From Hollywood to indie and amateur projects, video editing computers and workstations have become mandatory in film and the visual arts. If you want to be the next CGI master, then not just any computer will do. Video editing and 3D rendering taxes the performance of just about every component of a modern computer. Your rendering software will need as many cores and threads as you can throw at it. For this type of work the number of threads or tasks the processor can do at the same time is more important than raw speed. Although, if you can afford to have both that's even better.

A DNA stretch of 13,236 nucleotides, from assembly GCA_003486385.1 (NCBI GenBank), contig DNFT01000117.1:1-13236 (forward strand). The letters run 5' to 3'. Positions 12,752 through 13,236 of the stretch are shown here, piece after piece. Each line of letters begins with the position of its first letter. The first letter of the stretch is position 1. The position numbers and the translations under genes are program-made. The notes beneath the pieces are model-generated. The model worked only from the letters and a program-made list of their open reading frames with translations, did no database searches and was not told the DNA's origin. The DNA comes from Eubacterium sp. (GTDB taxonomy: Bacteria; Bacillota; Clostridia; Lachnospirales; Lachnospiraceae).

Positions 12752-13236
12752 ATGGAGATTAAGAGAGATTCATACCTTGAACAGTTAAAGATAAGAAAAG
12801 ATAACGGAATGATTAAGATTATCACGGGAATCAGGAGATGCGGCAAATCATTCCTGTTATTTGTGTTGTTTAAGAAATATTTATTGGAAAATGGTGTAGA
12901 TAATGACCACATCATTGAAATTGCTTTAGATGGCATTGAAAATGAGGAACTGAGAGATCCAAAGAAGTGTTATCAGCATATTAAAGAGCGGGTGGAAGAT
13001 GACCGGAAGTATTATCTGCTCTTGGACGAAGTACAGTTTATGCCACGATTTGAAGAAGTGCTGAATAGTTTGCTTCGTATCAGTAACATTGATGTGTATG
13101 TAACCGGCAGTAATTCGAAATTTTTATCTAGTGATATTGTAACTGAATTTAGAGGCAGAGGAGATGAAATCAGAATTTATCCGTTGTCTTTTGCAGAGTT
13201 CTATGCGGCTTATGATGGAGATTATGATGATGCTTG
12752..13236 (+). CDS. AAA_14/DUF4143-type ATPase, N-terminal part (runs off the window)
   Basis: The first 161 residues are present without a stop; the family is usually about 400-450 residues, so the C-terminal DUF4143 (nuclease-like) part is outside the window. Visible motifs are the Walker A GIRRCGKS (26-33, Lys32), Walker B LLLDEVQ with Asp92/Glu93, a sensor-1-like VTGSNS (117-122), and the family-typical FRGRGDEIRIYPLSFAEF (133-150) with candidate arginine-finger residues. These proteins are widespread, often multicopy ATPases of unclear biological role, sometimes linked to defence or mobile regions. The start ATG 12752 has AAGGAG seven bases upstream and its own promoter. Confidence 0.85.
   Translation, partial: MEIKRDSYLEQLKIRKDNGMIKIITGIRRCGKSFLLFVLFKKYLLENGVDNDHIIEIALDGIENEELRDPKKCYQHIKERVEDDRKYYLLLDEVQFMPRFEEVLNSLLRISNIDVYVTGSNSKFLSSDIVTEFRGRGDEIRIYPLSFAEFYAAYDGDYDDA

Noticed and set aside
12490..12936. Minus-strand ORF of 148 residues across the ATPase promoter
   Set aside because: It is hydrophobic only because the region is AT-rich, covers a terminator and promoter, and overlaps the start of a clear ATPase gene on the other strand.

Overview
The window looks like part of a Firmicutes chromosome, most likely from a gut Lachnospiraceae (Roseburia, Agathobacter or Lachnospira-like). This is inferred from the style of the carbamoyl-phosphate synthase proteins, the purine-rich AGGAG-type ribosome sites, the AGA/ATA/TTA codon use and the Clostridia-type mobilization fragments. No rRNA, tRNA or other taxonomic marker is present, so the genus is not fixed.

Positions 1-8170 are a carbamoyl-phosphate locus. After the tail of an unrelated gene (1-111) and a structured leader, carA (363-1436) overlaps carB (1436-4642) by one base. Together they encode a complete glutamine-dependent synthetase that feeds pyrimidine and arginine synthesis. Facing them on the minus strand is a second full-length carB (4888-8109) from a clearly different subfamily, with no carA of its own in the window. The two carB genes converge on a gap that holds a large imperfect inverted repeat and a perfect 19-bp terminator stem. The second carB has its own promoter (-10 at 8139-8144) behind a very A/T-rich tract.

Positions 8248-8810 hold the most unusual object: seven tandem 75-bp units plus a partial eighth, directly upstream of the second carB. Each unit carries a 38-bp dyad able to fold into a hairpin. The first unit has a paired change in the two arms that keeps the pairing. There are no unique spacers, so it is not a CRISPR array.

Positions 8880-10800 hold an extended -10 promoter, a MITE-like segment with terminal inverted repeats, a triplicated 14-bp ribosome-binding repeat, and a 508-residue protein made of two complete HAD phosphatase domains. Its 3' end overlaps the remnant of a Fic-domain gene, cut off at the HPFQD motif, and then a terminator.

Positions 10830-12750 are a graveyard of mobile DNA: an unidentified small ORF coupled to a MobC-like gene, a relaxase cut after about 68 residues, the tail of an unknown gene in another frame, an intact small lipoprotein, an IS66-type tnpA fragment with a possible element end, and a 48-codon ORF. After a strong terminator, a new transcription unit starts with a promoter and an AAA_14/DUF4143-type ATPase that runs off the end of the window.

These days the CPU doesn't have to render video by itself. Even mid-range modern graphics processors can accelerate video rendering speed and can really smooth things out while editing as well. Rendering 3D objects and scenery of course requires even more graphics workload and benefits from higher-end graphics chips. While performance components get the headlines, they are not the only consideration for video and 3D rendering. These PC computers for video editing should be quiet, look good in the workspace, and have components that are reliable. For example, when rendering a 30-hour or 40-hour job, a mid-range power supply is a problem you can't afford. Running all of the high-end quality components all at once for long periods of time requires the power supply to be just as high-end and efficient.